Whenever a business owner begins our pre-consulting conversation with, “Well, we’re pretty unique,” I know that I am going to be dealing with one of the following:
- A business that evolved from an owner-operator to employees taking on responsibilities without any coordinated plan or,
- Multiple partners or family members in key jobs with unclear management structure or,
- A business feels that it is “too busy” to work on things that it knows are important.
Unique rarely means “difficult to copy” or “clever beyond words”. More often it implies that no one else would choose this model on purpose.
The most telling trait of the allegedly different is that they aren’t different at all. In fact, the company has not changed in years, permanent growth is elusive, and every project takes extraordinary effort because…well…a unique company does everything they do as if it was the first time. Every project is the same: a surprise.
Here are three things you want to copy from other businesses:
You really don’t want to reinvent accounting. Small business owners sometimes force their bookkeepers to maintain records in a way the owner understands instead of what’s required for sound accounting. Unique, but dangerous. Use accounting principles and best practices, but also apply financial analysis to help y9ou understand what it all means.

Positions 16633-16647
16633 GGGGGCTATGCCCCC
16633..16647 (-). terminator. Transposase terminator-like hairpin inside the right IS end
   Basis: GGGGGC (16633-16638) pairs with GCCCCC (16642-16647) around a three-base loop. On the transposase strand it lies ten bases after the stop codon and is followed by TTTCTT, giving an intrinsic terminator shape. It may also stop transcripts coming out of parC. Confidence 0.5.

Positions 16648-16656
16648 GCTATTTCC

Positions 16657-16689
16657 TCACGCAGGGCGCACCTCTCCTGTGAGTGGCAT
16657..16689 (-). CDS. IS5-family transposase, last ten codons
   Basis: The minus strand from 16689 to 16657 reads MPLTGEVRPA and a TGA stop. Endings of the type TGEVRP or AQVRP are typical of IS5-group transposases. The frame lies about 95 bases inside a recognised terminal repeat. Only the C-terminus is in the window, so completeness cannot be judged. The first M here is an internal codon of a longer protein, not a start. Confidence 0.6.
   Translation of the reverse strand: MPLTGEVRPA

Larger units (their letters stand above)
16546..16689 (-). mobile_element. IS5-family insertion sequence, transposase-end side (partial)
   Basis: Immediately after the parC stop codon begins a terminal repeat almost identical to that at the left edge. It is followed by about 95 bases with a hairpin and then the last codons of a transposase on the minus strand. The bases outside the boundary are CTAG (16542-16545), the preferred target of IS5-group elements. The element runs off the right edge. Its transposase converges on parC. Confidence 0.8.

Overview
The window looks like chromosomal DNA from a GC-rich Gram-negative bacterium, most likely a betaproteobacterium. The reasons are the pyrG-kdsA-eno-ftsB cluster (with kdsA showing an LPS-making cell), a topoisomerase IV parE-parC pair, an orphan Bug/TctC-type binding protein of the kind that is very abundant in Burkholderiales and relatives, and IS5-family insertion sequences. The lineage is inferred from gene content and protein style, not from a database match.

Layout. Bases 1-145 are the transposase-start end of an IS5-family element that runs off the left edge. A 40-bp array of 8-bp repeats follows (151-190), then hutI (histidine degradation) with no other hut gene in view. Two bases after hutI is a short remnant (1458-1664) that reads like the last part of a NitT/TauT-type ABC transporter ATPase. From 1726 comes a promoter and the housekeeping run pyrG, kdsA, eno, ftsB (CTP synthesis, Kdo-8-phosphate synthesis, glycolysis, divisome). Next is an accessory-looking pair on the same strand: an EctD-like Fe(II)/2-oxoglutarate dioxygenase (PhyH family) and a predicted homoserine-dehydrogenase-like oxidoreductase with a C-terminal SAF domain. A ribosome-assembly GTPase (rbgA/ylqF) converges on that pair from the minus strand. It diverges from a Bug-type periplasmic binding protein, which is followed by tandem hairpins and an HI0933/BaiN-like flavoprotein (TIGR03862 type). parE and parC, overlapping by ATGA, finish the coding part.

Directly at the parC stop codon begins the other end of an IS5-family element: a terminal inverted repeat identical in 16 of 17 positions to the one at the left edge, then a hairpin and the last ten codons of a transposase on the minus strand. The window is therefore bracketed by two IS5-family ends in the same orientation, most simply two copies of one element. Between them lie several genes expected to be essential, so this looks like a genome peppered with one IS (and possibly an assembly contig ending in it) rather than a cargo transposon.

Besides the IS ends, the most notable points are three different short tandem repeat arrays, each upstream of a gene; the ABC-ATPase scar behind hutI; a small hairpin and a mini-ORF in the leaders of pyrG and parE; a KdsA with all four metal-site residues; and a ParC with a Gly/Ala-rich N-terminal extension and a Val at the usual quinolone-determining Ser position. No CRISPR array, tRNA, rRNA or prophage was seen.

“We have a very flat org chart.” Yikes, that tells me your company is designed to be reactive not proactive. I will find kingdoms and silos hiding in this “flat” company. Lack of defined leadership and decision-making will stifle innovation and improvements. Accept responsibility and structure. Your employees need it.
Payroll is probably 50% or more of your expense budget. Wandering away from best practices into unique or undefined compensation plans is very dangerous. Inequities in pay, advancement, and bonus plans will scare off good employees and make you less attractive to new hires. Help employees understand how they can benefit from helping you be more successful.
Being different is an advantage, but too often it is used as an excuse to avoid business fundamentals.
Real business is boring, but boring businesses make money. The goal is to have a highly differentiated Strategy (with a capital S), but before a company can effectively execute an interesting plan, it has to have a very uninteresting business fundamentals